Combining VisionGate’s LuCED non-invasive diagnostic test for early-stage lung cancer detection, with UC’s drug Iloprost has the potential to make great changes in lung cancer therapy with early detection and prevention of the disease, researchers said.
LuCED has shown high sensitivity (92 percent) and specificity (98 percent) for lung cancer detection in previous studies, and it has demonstrated the ability to detect different tumor stages and even precancerous cells (dysplasia).
Researchers at UC’s Anschutz Medical Campus successfully completed a Phase 2 trial with Iloprost, a drug approved for the treatment of several lung diseases — including pulmonary arterial hypertension — where the drug showed a 20 percent reduction of overall dysplasia in former smokers. The ability to reverse this precancerous condition has the potential to prevent cancer.
The partnership will continue the work as part of the University of Colorado Cancer Center’s Lung Cancer SPORE, a program funded by the National Cancer Institute through 2019 to fast-track research findings to help cancer patients and those at risk.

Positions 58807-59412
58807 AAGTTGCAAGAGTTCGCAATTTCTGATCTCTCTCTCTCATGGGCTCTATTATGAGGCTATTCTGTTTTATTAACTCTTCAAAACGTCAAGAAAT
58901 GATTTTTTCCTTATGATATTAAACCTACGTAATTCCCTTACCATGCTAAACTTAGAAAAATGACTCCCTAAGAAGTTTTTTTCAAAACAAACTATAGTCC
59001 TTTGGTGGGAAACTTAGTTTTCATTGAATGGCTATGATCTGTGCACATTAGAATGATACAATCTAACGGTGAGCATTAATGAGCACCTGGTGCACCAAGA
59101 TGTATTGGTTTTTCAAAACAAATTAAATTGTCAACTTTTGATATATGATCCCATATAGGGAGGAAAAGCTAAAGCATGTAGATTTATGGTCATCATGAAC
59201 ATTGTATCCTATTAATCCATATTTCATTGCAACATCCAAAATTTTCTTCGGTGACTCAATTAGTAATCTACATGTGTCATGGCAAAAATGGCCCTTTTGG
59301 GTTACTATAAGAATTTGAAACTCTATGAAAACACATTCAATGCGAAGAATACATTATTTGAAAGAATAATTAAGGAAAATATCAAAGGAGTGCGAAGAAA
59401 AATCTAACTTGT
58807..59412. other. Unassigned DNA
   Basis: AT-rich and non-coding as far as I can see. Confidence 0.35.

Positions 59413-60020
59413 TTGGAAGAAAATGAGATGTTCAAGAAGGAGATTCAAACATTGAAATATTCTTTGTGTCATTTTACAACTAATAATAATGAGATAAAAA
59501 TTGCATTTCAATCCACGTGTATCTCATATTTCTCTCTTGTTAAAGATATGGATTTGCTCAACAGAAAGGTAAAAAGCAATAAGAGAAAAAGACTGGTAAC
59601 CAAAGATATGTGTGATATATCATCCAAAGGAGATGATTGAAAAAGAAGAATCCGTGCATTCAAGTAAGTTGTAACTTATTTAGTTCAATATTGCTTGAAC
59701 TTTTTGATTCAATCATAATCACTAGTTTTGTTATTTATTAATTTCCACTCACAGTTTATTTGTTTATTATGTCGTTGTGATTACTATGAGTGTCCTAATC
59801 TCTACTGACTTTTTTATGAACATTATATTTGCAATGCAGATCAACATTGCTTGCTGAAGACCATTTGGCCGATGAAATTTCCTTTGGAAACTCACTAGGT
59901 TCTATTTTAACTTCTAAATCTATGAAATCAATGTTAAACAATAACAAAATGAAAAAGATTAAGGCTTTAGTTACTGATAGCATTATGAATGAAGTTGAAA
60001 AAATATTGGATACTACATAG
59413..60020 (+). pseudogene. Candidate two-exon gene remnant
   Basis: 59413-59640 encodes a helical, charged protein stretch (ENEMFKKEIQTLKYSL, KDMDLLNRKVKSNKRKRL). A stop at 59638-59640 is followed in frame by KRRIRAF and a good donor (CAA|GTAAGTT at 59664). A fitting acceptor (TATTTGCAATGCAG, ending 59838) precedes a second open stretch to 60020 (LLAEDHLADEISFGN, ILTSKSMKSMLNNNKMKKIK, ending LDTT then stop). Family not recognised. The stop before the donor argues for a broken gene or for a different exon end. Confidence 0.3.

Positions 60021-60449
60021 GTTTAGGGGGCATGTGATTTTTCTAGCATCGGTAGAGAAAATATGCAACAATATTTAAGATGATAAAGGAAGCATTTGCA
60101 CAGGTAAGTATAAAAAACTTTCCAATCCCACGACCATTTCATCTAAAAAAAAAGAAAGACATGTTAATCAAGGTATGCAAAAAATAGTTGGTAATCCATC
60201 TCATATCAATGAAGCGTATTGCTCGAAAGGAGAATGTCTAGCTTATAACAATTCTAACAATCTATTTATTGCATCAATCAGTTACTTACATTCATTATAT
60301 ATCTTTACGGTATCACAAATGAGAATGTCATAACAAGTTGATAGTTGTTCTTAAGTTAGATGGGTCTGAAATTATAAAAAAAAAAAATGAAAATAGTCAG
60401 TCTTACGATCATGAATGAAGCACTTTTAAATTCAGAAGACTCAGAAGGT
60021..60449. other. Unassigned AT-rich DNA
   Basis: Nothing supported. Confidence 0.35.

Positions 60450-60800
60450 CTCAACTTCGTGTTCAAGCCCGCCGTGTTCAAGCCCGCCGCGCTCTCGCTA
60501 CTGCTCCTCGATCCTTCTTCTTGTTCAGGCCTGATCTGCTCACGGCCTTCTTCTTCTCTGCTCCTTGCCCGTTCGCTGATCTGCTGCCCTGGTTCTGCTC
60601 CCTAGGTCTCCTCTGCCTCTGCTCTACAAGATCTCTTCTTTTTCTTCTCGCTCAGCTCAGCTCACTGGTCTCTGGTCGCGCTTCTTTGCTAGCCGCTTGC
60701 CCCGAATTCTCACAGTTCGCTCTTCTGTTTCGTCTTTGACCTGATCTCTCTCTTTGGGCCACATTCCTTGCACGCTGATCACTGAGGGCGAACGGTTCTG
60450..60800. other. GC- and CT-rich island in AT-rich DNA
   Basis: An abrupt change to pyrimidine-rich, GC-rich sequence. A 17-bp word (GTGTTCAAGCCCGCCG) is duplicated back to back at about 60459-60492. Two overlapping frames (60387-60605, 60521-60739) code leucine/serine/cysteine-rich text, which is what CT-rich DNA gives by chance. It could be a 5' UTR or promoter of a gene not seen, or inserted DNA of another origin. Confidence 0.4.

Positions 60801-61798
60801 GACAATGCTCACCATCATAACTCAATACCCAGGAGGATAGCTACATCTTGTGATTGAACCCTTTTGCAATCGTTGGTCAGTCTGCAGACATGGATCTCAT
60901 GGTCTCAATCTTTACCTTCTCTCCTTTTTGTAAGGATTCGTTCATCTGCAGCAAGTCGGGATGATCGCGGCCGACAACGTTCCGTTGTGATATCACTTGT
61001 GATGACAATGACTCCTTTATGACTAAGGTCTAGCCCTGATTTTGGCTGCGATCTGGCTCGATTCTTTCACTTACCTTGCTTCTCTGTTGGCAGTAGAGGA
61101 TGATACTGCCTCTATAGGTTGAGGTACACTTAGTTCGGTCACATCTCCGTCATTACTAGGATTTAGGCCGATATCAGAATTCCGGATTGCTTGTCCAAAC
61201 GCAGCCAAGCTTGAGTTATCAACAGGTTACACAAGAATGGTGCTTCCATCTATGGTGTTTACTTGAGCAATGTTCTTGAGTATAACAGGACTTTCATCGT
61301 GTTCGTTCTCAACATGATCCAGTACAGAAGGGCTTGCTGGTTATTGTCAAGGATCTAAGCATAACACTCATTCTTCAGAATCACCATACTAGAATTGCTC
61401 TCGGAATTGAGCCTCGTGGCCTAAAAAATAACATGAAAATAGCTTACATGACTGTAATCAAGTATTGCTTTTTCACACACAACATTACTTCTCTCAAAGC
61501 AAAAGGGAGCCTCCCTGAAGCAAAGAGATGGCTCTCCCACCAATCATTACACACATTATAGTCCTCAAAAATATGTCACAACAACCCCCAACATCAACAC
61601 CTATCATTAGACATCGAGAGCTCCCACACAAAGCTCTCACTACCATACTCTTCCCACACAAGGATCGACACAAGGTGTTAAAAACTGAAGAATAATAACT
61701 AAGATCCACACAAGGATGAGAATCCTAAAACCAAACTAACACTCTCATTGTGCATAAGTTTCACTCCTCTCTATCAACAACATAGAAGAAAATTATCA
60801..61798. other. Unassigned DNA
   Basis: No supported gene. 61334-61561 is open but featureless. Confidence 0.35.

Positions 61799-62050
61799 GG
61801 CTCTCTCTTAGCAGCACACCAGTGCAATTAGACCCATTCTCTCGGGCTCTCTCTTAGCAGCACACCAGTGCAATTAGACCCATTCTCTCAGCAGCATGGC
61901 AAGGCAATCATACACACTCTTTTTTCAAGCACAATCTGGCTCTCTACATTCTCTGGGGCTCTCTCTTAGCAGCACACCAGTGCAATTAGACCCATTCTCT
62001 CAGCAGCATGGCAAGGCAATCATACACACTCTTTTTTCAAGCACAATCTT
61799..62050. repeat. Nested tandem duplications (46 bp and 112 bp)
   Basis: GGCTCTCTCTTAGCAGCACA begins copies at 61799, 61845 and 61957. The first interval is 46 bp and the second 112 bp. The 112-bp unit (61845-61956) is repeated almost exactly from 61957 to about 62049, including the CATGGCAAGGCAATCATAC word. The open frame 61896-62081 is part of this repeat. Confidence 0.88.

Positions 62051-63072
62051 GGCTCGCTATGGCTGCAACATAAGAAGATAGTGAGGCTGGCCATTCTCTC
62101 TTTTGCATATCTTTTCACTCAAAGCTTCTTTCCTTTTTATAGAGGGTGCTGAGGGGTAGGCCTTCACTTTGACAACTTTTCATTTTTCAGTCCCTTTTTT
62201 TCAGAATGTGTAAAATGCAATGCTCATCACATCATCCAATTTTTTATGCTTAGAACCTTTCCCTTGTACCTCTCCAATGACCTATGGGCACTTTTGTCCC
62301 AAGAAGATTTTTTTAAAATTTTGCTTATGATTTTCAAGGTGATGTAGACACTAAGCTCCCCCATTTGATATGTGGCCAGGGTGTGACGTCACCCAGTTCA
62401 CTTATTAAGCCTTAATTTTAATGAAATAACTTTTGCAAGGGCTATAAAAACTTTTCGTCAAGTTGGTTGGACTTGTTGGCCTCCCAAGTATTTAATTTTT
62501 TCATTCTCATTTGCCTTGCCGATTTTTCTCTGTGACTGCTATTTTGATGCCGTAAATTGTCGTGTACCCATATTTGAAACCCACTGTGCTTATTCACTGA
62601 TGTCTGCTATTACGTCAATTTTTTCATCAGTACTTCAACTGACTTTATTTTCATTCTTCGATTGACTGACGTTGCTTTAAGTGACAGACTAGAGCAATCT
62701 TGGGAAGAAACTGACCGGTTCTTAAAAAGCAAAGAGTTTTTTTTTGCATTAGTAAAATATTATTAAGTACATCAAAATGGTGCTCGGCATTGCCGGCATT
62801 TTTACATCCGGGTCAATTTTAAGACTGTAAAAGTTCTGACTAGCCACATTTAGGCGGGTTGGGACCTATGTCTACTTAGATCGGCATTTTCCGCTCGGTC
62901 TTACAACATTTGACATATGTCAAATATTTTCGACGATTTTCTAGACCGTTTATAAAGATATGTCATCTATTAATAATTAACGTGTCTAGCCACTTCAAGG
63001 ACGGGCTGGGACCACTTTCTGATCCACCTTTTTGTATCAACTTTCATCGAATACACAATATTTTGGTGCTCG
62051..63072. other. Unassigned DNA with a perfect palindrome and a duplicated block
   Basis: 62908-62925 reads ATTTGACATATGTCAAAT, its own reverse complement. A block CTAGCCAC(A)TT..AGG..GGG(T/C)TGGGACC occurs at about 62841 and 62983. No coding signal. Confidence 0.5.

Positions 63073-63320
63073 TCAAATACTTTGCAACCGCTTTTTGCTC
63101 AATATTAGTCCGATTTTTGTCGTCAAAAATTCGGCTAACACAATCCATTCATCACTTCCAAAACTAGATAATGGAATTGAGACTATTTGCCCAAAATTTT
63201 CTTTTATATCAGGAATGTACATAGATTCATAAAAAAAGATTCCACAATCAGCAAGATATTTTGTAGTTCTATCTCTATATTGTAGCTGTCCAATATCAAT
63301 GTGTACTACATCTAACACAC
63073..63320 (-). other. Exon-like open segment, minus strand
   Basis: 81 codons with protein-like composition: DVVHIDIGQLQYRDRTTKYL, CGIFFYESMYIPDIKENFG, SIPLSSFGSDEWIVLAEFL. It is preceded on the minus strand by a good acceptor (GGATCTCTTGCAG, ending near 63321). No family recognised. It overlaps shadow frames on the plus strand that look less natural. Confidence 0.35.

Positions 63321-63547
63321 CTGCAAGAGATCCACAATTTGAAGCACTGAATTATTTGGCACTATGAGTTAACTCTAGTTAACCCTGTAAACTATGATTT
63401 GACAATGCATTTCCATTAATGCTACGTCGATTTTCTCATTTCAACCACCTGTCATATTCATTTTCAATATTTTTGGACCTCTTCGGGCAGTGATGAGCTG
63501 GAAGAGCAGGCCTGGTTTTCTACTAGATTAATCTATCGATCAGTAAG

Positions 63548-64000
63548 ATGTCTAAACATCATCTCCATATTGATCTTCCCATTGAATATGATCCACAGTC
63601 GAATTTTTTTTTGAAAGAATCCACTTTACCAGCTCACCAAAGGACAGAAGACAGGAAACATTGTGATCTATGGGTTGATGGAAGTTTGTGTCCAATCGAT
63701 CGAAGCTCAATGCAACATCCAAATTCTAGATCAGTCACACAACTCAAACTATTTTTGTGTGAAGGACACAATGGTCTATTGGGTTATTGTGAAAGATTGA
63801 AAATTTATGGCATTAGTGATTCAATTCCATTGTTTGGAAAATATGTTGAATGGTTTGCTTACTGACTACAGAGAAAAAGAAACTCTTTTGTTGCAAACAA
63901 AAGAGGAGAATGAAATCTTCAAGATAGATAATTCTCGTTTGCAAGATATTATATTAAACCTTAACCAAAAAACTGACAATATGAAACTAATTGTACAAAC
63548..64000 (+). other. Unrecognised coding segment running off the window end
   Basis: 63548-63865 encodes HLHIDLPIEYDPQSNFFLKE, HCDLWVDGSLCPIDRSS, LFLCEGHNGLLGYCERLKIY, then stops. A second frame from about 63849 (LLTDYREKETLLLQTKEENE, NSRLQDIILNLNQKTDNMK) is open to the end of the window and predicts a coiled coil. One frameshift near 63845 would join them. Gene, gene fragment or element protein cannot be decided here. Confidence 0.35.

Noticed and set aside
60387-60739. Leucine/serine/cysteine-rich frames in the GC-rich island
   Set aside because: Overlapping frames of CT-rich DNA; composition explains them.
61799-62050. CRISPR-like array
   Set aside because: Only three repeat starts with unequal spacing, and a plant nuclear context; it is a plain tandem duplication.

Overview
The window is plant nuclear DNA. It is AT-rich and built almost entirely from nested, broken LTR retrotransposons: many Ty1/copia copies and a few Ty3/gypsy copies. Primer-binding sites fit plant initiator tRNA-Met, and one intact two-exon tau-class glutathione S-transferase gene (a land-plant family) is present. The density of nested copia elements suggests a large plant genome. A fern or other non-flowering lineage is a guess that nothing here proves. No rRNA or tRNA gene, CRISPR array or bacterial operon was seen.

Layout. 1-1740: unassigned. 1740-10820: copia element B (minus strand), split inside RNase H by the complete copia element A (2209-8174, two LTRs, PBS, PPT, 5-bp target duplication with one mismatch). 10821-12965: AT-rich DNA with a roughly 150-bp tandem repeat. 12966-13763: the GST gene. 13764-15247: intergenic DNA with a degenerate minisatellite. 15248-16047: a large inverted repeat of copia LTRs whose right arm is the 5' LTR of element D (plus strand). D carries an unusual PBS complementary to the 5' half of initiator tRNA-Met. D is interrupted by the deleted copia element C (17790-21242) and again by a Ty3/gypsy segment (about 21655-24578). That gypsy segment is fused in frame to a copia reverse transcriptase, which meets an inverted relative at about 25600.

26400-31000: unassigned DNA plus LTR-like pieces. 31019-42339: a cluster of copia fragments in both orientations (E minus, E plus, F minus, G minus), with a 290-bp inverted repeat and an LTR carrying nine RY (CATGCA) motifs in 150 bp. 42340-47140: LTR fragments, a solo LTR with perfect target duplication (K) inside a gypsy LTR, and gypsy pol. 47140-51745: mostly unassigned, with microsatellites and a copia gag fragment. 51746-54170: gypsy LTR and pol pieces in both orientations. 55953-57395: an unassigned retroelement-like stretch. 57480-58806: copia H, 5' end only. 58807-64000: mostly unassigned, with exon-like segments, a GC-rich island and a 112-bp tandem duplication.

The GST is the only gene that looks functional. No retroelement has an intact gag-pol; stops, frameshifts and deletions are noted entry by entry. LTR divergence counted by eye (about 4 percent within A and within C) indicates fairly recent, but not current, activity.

Future steps include a Phase 2b validation trial, comparing LuCED with biopsy, followed by the Phase 3 trial for Iloprost with LuCED as the diagnostic tool for identifying patients with dysplasia. Researchers are confident this combination can be game-changing.
“We are ushering in a new era that boldly attempts to eradicate lung cancer, the world’s No. 1 cancer killer,” said VisionGate Chairman and CEO Alan Nelson in a press release. “For years, VisionGate has focused on the early detection of lung cancer where we have become the technology leader in non-invasive cell-based early detection. For the first time, we can now detect the pre-cancer condition and provide a chemoprevention therapy to reverse it. Now more than ever, we are determined to make a lasting worldwide impact on this deadly disease.”